Time Management—Part 3: Setting Priorities for Success in Your Business
Those who spend too little time on what’s most important inevitably fail to accomplish the things essential to their success
by David Cox | September 03, 2019
Setting Priorities – The “Urgent-Important Matrix”
One of my favorite authors on the subject of setting priorities is the late Stephen Covey. He helped popularize a concept on setting priorities that he expressed as the “Urgent-Important Matrix.” He formalized the idea in his seminal work, “The Seven Habits of Highly Effective People.” Later, he elaborated on the concept more fully in his book, “Putting First Things First.” I still find it to be an incredibly helpful time management tool.
Setting Priorities – The categories of the “Urgent-Important Matrix”
Basically, Covey determined that success in using the “Urgent-Important Matrix” relied on a person’s willingness to answer two questions honestly.
- Is this task important?
- Is this task urgent?
Answering these questions will help you assign each of your responsibilities to the appropriate categories of the matrix. Now, let’s look at what each of the four categories represents.
Category #1 – Urgent and Important (Crises and projects with deadlines)
This category is for the highest priority tasks. They need to get done now. Keep as few tasks as possible here, striving to eliminate what doesn’t meet the criteria for this category. If you spend too much of your time on these tasks, you’re working basically as a troubleshooter, and will never have time to work on longer-term projects.
Also, if two or more tasks in this category appear to be equally urgent, you might want to collaborate with those who originated the tasks and reevaluate them. Hopefully, their input will help you reprioritize these tasks.
Category #2 – Not Urgent but Important (Planning, goals, and building relationships)
When you work on tasks in this category, you’re always working on something important and need to have the time to do it properly. The goal is to spend most of your time here. Focusing on these tasks will help you produce high-quality work.
Oddly enough, these tasks are often the most neglected, yet they’re the most essential to your success. Covey determined that most people, when given a choice between doing something urgent or something important, will typically choose what is urgent.
Specifically, the tasks in this category can include strategic thinking, deciding on goals or general direction, and planning. These tasks may not be urgent, but they’re essential to running a successful business.
Category #3 – Urgent but not Important (Interruptions, distractions, and busy work)
Strive to minimize the number of tasks that you have in this category. These are the tasks that keep you busy, but not productive. You may convince yourself these tasks are important, but in reality, they’re often little more than busywork.
This category may also include tasks such as phone calls, emails, reports, filing, and other routine activities.
Obviously, there may be others dictating how you order your priorities. However, you shouldn’t hesitate to explain why you’ve made a particular task an immediate priority. Once you explain the situation, your employer or client may agree and allow this task to remain a priority. Regardless, a client may influence you, but your employer has the right to reorder your priorities.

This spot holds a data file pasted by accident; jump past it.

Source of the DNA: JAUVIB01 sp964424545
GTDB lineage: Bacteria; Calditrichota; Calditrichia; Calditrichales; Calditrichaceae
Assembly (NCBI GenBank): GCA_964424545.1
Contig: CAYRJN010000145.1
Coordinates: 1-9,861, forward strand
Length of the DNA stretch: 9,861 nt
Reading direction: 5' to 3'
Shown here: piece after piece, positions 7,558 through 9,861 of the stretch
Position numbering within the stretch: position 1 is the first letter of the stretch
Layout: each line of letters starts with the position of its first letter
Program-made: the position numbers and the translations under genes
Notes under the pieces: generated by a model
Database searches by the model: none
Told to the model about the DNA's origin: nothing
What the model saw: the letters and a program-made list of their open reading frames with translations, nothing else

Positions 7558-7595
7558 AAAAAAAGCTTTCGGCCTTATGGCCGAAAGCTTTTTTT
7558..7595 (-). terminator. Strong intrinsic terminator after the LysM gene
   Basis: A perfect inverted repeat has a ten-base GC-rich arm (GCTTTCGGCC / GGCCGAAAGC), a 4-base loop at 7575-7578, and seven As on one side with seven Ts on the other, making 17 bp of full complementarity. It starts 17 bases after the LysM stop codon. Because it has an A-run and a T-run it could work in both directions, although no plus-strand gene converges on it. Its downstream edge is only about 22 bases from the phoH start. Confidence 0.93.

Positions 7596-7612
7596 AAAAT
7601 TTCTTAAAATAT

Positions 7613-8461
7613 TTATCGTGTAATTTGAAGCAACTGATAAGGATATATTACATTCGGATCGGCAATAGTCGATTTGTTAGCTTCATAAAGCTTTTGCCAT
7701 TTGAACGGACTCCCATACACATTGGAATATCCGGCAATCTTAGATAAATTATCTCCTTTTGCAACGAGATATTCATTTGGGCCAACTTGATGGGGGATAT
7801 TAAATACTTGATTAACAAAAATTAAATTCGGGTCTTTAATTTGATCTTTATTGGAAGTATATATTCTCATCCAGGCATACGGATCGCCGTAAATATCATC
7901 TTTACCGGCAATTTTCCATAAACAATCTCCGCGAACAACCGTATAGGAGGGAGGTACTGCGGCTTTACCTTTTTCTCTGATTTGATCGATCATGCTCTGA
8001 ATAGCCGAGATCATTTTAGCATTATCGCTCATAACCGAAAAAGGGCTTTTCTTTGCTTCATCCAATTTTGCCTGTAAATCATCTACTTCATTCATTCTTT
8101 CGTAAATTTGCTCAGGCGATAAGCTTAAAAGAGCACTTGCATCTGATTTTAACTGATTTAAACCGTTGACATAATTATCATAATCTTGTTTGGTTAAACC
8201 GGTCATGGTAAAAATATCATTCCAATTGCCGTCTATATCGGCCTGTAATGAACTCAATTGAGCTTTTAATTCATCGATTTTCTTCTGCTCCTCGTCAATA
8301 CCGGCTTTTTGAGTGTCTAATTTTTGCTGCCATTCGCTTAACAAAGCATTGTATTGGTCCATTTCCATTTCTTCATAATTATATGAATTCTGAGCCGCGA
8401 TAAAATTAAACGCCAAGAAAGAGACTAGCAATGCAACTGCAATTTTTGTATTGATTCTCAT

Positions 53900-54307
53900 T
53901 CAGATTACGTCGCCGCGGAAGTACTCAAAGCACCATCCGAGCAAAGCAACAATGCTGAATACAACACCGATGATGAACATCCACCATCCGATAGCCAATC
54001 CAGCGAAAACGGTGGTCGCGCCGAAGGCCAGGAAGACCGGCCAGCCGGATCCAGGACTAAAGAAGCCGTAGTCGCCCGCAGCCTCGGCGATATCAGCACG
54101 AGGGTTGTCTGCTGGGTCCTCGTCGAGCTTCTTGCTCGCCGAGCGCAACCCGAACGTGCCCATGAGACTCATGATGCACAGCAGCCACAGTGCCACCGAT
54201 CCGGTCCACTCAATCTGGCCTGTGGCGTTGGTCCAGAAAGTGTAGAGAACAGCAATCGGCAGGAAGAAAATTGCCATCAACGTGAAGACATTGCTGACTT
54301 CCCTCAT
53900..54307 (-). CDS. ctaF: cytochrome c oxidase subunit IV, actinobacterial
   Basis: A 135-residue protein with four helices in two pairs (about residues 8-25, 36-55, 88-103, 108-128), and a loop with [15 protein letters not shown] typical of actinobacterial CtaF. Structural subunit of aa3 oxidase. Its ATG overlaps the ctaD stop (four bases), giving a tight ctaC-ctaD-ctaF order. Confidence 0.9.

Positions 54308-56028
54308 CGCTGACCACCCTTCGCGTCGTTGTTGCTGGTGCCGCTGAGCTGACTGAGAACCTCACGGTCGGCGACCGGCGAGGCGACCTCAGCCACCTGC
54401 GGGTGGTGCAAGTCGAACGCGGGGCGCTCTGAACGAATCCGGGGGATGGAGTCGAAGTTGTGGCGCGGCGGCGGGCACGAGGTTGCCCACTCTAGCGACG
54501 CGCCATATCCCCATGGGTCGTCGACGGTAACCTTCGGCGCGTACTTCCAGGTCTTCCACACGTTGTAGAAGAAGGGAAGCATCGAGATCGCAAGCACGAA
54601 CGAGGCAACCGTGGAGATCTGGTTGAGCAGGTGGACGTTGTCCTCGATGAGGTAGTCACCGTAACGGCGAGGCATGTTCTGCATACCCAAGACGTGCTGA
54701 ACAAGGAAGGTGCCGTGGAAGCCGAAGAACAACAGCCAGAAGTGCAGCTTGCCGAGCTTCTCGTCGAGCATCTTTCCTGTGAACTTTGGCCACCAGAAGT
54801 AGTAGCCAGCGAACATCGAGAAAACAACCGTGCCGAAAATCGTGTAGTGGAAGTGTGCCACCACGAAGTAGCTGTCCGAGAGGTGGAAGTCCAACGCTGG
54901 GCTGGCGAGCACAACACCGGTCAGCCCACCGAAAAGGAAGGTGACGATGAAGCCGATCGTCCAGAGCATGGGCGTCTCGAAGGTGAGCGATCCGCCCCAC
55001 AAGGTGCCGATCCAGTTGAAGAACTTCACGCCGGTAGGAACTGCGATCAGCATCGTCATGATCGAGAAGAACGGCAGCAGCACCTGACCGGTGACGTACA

Category #4 – Not Urgent and not Important (Wasted time and energy)
Strive to eliminate as many tasks as possible in this category. Here is where we go to escape after spending too much time in categories #1 and #3. If you spend too much time on activities in this category, it may cause category #2 activities to get postponed until they become urgent. Then, you’ll need to move them to category #1. Unfortunately, it’s now too late to get them done with the quality of work desired by all parties.
This category may include tasks such as web browsing, checking social media, or any activity you might use to procrastinate.
You may wonder, “Why would it be difficult for anyone to eliminate category #4 tasks if these waste time and energy? It’s often difficult to eliminate these tasks because many falling into this category would be “good” to accomplish. Covey often reminded his readers that, “in prioritizing tasks, good is the enemy of the important.” Inevitably, proper time management forces us to accept that we must choose which tasks we will complete and which we need to eliminate.
Setting priorities – The “Urgent-Important Matrix” helps you improve your time management skills by:
- Allowing you to deal with the truly important and work toward your goals
- Helping you make better decisions about how to schedule your time and making necessary adjustments
- Compelling you to determine whether activities are actually a waste of your time and energy
- Enabling you to regain control over your environment, rather than allowing your environment to control you
Will your time management always be easier if you use this method? Not necessarily. Time management is still a challenge, but undoubtedly, developing your ability to prioritize tasks and activities effectively will help you improve. Let’s face it, sometimes too many demands can overwhelm even the best of us. That’s why a system is essential in learning how to set priorities.
Rule #3 – The third rule of time management
As we build our list, I’ve already offered the first two rules of time management:
I conclude this week’s article by adding a third rule to our list:
Rule #3 – Learn how to set priorities so that you’re always doing things in the order of their importance.
Next week, I’ll cover the fourth of five rules that help me make better decisions with regards to time management. Moreover, they’ve helped me stay on track as ThirdPartyBlogger.com continues to grow and develop. As always, I can’t guarantee they’ll help you, but I can attest they’ve worked well for me.